“Is he all covered in bubbles Mommy? Can we get a boat and go get him and bring him home?”

I’m sure my voice shook a little bit as I asked, in a false overly cheerful voice, “What are you talking about honey?”

“From when he dived Mama.  Is he all wet?  Could we get a boat and bring him home?
Would that be a good idea?”

Tears welled in my eyes. I was overwhelmed.  The realization that all this time, my little boy had imagined his beloved dog swimming around in the water somewhere.  It was too much.

“No sweetie,” I said, my voice virtually a whisper. ” I think he’s having a really good time where he is.”

My mind whirled.  Did I owe him a more concrete explanation?  Was it my responsibility as a parent to be honest with him? No, I finally decided.

Three is just way too young to find out that
death is no day at the beach.


The Early Bird is Really Freaking Tired

I am suddenly awakened from deepest sleep by someone yanking on my arm.

“Appoo! Appoo! Come Mama!”

As my sleepy haze begins to dissipate,  Jack’s fuzzy little head comes into focus.  It is still dark outside, and as I glance at Aaron’s body peacefully rising and falling, bitterness at his ability to sleep through anything begins to bubble up inside me. Along with this bitterness is a pompous mental noting of my status as the “good parent”, the one who dutifully and without complaint gets up each  morning, no matter how profound my exhaustion, to feed our children. I head for the kitchen in a cantankerous mood.  Each quiet snuffle emerging from the bedroom makes me clench my jaws tighter.

“At least I,” I grumble to myself, “care about whether or not our children go hungry!”

Moments later Zeke is up.  I hear his bare feet slap-slapping on the hardwood floor as I slice Jack’s apple in the yellow light of our kitchen. I bring Jack’s apple slices into the living room and find Zeke lost in thought at the table. He is illuminated only by the half-light of the street-lamps, elbows on the table, head resting in his hands, like a troubled soul in a Hopper painting. When I wish him a good morning, he flashes a cherubic smile in my direction and  informs me of his urgent need for raisin toast with peanut-butter on it, and also “Milk in a cup with a top and a lot of milk too.”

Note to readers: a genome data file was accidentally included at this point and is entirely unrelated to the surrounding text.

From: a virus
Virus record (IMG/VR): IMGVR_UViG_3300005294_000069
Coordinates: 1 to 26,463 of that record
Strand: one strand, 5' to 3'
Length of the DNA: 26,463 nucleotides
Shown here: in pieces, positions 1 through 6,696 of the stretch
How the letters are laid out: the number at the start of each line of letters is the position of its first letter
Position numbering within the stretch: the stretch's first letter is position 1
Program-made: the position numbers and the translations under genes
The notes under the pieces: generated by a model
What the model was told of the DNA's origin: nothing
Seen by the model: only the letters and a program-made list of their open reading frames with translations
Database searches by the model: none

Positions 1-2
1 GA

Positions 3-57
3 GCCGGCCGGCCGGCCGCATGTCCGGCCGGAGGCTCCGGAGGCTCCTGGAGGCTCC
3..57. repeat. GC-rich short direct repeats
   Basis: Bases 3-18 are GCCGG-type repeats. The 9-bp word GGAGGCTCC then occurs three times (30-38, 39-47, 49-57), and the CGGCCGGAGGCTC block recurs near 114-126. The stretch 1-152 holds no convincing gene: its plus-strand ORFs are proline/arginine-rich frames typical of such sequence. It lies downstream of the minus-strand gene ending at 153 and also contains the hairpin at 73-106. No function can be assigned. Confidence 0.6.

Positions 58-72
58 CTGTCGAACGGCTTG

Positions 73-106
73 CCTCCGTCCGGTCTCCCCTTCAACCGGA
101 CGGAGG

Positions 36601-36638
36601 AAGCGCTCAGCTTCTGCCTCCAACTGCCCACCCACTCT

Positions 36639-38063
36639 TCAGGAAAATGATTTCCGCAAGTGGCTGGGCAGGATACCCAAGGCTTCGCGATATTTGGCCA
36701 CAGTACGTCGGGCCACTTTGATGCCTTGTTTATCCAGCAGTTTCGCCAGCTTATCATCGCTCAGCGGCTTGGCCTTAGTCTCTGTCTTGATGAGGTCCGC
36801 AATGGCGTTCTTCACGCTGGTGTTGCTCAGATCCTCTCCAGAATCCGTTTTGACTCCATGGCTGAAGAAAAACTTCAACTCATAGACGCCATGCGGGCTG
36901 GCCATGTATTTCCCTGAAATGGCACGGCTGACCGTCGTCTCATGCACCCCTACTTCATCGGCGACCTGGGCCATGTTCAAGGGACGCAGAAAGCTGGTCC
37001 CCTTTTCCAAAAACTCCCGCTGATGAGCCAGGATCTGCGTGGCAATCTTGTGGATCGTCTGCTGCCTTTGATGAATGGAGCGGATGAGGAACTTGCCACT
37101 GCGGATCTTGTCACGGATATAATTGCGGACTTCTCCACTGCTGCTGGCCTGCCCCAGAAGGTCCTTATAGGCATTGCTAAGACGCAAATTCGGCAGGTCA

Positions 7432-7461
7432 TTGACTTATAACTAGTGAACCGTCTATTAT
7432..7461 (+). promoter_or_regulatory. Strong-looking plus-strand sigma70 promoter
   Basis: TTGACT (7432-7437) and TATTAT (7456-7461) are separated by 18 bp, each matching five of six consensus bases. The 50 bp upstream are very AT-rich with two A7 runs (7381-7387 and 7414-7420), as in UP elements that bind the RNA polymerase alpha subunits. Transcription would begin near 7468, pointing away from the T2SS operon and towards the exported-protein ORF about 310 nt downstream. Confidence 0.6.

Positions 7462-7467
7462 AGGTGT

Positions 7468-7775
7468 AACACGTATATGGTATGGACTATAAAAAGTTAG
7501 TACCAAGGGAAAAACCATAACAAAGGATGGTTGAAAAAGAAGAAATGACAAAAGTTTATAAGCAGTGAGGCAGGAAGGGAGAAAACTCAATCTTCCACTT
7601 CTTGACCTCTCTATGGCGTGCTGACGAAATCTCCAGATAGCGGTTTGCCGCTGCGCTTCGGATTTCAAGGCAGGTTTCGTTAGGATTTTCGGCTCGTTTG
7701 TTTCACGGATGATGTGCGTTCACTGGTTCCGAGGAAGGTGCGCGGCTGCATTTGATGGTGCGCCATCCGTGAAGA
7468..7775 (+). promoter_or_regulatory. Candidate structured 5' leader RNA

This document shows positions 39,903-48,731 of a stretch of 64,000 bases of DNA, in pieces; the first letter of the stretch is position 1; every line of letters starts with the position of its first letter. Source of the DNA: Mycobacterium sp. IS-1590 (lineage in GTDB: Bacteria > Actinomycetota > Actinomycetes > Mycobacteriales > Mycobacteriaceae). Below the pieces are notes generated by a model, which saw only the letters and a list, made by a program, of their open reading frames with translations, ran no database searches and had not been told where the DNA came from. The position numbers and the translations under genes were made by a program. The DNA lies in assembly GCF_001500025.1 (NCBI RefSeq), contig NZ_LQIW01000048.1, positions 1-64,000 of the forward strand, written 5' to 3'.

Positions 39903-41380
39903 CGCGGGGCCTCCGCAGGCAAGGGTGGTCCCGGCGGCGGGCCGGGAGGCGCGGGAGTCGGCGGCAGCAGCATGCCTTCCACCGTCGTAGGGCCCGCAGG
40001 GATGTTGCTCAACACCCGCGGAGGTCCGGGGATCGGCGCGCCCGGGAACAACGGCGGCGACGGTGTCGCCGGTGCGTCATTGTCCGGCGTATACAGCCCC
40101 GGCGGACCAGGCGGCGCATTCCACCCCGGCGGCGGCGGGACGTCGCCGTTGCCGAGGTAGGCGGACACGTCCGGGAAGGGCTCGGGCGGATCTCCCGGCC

I head back to the kitchen to make Zeke’s toast.  Jack, as soon he sees what his brother is getting, insists on toast of his own. When I place Jack’s toast next to his apple, he commands, “Bow! Bow!” The toast apparently must be served in its own separate bowl to please my not-quite-two-year-old son. Soon the morning quiets. There is just the sound of my two munching sons and the harmonica hum of our tea kettle, to which the three of us all sing “Hot tea-eeeeeeeeeee” and giggle as is our private little custom.

The boys were being so sweet with each other– telling each other incomprehensible jokes and laughing.   As they finished their food, I watched them push trucks back and forth and babble happily on the kitchen floor, and I just basked in the warmth of our cozy, contented family. As I became more and more alert, it struck me what a perfect morning we were in the middle of, the sort of easy, tranquil morning that invariably signals a smooth and peaceful day.  A day where the two little beings that Aaron and I created coexist harmoniously and prove that we were right in pursuing this crazy familial experiment.

How could I mind missing out on a little sleep, I wondered, when I am so blessed?

And THAT was when I caught sight of the time glaring at me from the microwave:

And so, as both laughter and despair welled up inside of me, and my positive attitude began to ebb, I did the only reasonable thing I could, and whisked the boys back to bed.